Shows like „Victoria“ and „The Crown“ set me in the mood for some royal sightseeing and as I never have visited Kensington Palace, even so I always loved to take long walks in the gardens, it was about time!
It is possible to visit different parts of the palace: the modern royals (they are prepairing a new exhibition at the moment „Diana: Her Fashion Story“), The Queen´s State Apartements (Mary II), The King´s State Apartements (William III) and Victoria Revealed, which was my favourite part.
Queen Victoria grew up alone with her mother in Kensington Palace and hated it, this new (?) exhibition showcases her long and extraordinary life in her own words, personal belongings, paintings and photography.
She actually was tiny – standing beside her dresses, Victoria appeared to be even shorter than I am.
Before I made my way to the V & A Museum, I visited Victoria and Albert one last time in the Kensington gardens and made new friends, quite impertinet new friends.
London surprised me with spring feelings, it´s about 20° warmer than in Vienna and a tube strike. As it took me almost four hours to get from Heathrow to my Airbnb arpartment, I wasn´t in the mood for that much sight seeing yesterday and just walked around Greenwich.
But today was a new day, the sun was almost shinging, the tube was back at work and it was time to ride some red buses!
Welcome to the Tyrrhenian coast, to the „Pearl of the Tyrrhenian“, also known as Maratea. It stretches along 32km on the rocky coastline and many beautyful beaches and consits of different settlements. „The Town of 44 Churches“ not only has that many churches but also a huge variety in landscape from stunning sea-views, wooded hills and impressive mountains.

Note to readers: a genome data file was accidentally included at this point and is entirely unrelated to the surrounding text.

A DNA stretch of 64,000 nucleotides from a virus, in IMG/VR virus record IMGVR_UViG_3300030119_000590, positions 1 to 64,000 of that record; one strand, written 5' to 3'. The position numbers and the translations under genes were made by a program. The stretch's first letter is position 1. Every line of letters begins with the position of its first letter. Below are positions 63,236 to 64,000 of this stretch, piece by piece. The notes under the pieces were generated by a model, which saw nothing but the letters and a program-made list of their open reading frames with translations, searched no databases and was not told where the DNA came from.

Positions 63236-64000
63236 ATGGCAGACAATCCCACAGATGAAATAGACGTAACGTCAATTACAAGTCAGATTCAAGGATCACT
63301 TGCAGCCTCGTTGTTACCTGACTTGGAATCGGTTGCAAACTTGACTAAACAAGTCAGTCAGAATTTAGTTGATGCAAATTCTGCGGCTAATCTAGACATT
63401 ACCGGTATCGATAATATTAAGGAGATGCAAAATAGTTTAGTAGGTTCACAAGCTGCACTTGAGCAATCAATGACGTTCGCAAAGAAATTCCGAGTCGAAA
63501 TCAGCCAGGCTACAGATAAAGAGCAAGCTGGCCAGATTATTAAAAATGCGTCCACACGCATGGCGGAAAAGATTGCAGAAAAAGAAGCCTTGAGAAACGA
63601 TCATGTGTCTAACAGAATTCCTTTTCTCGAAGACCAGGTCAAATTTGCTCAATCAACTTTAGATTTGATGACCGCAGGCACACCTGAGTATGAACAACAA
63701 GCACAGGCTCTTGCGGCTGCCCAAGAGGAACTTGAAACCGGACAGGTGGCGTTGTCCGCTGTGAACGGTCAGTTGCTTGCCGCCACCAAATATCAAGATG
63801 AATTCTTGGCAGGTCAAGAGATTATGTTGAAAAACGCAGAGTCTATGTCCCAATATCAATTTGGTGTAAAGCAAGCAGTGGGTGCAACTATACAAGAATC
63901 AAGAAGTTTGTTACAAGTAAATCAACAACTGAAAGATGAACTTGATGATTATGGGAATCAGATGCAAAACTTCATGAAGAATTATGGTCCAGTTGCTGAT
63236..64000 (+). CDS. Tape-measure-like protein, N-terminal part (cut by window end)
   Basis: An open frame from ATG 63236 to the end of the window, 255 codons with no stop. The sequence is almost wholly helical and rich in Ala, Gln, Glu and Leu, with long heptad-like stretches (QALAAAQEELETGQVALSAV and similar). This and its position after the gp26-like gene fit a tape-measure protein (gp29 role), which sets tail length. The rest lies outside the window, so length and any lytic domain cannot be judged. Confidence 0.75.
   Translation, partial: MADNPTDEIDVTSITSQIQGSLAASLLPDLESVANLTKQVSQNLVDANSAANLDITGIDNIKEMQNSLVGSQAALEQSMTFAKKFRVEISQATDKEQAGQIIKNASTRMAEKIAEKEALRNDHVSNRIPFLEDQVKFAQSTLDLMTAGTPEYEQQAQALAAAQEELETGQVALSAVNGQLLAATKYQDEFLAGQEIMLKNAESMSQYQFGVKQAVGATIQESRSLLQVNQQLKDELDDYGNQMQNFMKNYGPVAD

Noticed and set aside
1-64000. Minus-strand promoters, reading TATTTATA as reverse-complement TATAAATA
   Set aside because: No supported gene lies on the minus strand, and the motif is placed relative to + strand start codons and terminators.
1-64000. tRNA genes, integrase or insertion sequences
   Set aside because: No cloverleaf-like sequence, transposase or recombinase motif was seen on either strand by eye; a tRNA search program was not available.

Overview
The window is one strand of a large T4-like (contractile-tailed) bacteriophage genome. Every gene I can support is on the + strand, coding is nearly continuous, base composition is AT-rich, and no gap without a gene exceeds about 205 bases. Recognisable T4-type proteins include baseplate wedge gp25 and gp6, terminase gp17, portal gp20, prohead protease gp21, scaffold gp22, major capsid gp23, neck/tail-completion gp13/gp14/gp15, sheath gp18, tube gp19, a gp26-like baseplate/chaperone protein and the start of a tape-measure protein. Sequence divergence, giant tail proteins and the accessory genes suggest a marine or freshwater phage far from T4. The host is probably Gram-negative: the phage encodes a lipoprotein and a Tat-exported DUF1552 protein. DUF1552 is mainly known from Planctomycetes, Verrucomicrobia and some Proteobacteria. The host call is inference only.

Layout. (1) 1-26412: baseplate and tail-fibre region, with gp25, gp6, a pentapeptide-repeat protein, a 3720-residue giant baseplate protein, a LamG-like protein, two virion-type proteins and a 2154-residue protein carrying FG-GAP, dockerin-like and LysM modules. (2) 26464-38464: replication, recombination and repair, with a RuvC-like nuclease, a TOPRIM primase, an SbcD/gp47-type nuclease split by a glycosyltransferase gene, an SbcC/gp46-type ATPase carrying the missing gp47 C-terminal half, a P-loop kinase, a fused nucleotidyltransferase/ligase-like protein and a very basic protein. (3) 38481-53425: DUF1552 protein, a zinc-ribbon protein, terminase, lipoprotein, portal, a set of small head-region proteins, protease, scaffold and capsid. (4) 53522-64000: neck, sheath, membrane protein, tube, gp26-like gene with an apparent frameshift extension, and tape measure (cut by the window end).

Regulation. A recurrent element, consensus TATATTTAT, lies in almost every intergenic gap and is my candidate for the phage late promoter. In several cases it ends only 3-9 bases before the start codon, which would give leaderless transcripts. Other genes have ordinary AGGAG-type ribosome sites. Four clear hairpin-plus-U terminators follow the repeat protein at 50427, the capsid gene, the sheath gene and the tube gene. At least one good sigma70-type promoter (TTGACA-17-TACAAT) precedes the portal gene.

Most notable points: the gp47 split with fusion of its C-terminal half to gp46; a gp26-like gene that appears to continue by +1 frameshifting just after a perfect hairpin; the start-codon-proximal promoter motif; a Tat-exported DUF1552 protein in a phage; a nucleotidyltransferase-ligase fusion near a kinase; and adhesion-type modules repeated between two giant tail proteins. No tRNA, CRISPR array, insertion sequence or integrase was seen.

The Old Town of Maratea („Maratea Borgo“) is situated on the northern side of Mount San Biagio facing the ocean. The first settlements seem to go back to the Paleolithic Age. From the 15th–14th century BC to the 2nd century BC a small trading village was established, called „La Timpa“ until the Romans conquered it and renamed it „Lucania“, still the village remained a trade center until the fall of the Western Roman Empire. In the following centuries this area had many differnet soveraings.
In the 11th to 12th century todays city center, the „Borgo“ was founded and settled.
In view of the risk from Saracen attacks, the Borgo was situated behind Mount San Biagio, so that it could not be seen from the sea. (wikipedia: Maratea)
In the 18th century Maratea experienced a time of progress and prosperity, many of the 44 churches were built and the first hospital of Basilicata opened here. In the 19th century Maratea was strucked by poverty and emigration like many other towns and areas in Italy. In the 1050ies the situation improved and first hotels started to open up along the coastline.
Today Maratea is a picturesque village with a kind lost area and a colourful city center. It invites you to just walk around town and up the hill (when you find the right way to the christ-statue situated on top of the mountain, which I didn´t, I also didn´t find the bus, which brings one up there) and just enjoy the breathtaking views over the sea.
After some more caffé back down at the little port of Maratea, I spent the last hours of my two days in and around Maratea on the beach and just snorkel and paddel around the coast.